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METEOR, a luminous body appearing for a few moments in the sky, and then disappearing, exploding or descending to the earth; a shooting star. On any clear night an occasional meteor may be seen, but the most brilliant displays are con fined to particular dates. A very notable one is on Nov. 13 or 14. In 1864, Prof. H. A. Newton, of Yale College, predicted a display in 1866, and determined the length of the meteoric cycle, the annual period, and the probable orbit round the sun of the November stream. The dis play which came on Nov. 13, 1866, was splendid. It was seen all over Europe, at the Cape of Good Hope. and elsewhere. About 8,000 meteors were counted at Greenwich, and it is supposed that 1,000 more may have escaped observation. Professor Adams and others place the more magnificent displays at intervals of years apart.

It is believed that a ring of meteors revolves round the sun, portions of it very thickly studded with them, while at others they are only sparsely scattered. Every year the earth's orbit cuts through the ring, though only at intervals of about 33 years through the part where they are most crowded. The meteors themselves are of iron, which, striking the atmosphere of the approaching earth with planetary velocity, ignite and go to dust. Leverrier considers that in A. D. 127 the attraction of the planet Uranus brought them into their present orbit. Heis and Alexander Herschel recognize about 100 other meteor systems; hence it has been found needful to distinguish them by names. The November meteors coming from the constellation Leo are called Leonids. The next in importance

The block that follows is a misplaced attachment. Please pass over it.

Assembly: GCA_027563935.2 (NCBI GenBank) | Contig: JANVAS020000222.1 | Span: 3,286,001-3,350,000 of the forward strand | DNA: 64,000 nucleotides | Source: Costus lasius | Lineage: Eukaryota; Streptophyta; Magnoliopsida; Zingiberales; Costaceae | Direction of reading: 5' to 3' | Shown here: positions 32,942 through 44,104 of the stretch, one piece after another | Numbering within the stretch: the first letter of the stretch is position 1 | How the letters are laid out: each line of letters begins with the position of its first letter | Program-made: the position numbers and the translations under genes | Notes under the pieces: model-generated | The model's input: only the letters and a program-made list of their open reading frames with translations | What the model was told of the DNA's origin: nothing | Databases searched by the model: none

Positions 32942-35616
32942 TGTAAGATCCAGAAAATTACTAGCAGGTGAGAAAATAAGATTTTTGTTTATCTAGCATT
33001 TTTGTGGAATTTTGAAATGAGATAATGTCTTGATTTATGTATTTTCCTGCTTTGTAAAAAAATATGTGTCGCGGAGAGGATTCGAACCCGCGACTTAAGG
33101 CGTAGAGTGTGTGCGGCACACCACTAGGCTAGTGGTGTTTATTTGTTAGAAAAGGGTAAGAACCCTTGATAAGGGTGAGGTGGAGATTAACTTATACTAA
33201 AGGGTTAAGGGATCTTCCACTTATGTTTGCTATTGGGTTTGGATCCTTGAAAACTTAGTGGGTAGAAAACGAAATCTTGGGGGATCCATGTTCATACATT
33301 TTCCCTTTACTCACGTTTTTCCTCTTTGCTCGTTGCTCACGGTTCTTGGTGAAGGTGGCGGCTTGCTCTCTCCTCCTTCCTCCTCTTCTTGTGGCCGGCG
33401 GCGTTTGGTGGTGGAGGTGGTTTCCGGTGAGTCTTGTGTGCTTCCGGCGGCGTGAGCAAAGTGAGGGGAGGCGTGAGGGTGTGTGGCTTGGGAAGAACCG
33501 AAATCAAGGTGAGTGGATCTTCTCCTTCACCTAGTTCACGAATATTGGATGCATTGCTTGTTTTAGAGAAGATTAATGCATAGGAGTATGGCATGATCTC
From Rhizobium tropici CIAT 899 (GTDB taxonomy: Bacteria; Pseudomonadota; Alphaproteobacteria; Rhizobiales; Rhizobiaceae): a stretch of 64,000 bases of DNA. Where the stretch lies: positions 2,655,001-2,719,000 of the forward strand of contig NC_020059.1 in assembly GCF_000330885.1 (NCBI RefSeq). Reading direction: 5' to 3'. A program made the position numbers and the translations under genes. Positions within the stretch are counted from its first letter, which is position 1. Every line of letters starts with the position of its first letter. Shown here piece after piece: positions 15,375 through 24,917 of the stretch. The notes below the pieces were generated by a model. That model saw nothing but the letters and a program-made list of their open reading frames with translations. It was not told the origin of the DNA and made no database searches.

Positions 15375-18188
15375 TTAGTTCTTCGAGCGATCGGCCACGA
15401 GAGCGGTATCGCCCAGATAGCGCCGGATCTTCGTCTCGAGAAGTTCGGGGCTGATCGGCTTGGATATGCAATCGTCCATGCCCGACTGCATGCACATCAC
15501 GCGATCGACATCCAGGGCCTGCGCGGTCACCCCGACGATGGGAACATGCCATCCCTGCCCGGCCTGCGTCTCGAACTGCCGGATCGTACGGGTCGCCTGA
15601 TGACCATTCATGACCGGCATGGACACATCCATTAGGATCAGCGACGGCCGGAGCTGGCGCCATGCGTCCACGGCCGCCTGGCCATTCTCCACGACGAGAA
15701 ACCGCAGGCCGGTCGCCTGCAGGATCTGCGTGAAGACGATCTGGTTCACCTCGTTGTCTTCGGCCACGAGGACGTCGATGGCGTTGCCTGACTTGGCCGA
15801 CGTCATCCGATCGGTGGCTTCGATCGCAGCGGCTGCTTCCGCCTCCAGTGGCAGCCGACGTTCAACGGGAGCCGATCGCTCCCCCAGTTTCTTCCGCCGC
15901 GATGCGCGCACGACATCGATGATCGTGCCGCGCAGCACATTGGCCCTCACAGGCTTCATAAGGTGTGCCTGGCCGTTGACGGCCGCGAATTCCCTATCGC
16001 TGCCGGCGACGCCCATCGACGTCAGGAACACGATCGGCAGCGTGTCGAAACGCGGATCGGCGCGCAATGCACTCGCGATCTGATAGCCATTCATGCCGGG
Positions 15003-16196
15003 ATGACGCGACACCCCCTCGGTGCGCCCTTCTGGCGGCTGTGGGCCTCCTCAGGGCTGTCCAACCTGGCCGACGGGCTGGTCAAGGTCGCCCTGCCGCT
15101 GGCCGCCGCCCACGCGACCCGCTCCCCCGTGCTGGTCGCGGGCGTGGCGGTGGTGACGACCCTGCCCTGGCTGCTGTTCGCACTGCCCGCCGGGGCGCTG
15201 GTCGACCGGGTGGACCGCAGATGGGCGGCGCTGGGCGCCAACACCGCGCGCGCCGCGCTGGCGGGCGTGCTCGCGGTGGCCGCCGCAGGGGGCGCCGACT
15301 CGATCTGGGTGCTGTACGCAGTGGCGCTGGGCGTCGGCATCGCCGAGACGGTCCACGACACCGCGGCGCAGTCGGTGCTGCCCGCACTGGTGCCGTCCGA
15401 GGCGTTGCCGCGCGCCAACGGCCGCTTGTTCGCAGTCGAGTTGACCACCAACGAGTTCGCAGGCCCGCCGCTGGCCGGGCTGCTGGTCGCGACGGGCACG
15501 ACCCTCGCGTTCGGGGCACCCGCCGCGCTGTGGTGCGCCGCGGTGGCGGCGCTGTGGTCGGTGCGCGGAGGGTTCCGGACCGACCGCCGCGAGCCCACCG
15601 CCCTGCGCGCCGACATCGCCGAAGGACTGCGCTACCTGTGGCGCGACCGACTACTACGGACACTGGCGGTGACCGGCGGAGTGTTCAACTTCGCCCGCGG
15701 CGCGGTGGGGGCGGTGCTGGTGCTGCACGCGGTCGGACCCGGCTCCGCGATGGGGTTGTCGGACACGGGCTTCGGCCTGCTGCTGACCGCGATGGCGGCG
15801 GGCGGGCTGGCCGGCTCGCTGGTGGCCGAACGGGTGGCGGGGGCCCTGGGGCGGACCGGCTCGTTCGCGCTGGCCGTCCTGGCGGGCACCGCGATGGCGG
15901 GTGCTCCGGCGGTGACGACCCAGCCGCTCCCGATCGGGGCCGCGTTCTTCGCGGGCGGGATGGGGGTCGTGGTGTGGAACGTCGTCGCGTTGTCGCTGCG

appear about Aug. 10, and come from the constellation Perseus. They are there fore named Perseids. They appear gen erally much earlier in the evening than the Leonids. There are also Lyrids, Geminids, Orionids, Draconids, Aquar iads, Andromedes, etc. Professor Schia parelli, of Milan, has shown that the orbits of particular comets often wonder fully coincide with those of meteoric rings. A small comet, called Temple's, invisible to the naked eye, coincides with the orbit of the November meteors, and a large one, called Tuttle's comet, visible to the naked eye in 1862 with that of the Perseids.

On Dec. 21, 1876, a detonating meteor exploded almost directly over the city of Bloomington, El., at a height of about 75 miles. Its detonating was so tre mendous as to shake the city like an earthquake. Fragments of the meteor formed a cluster of fire-balls 5 miles wide and 40 miles long. The main por tion of the meteor, with a rumbling roar like thunder, passed on E., and out of our atmosphere, over the Atlantic Ocean. On Feb. 10, 1896, a remarkable meteor exploded over the city of Madrid. Though it appeared during the daylight, its brilliancy was such as to dazzle the eyesight of persons in Madrid and to make it visible as far away as Gibraltar. It exploded at a height of about 15 miles, and so tremendous was the detonation that it was heard and its tremors felt over a radius exceeding 50 miles.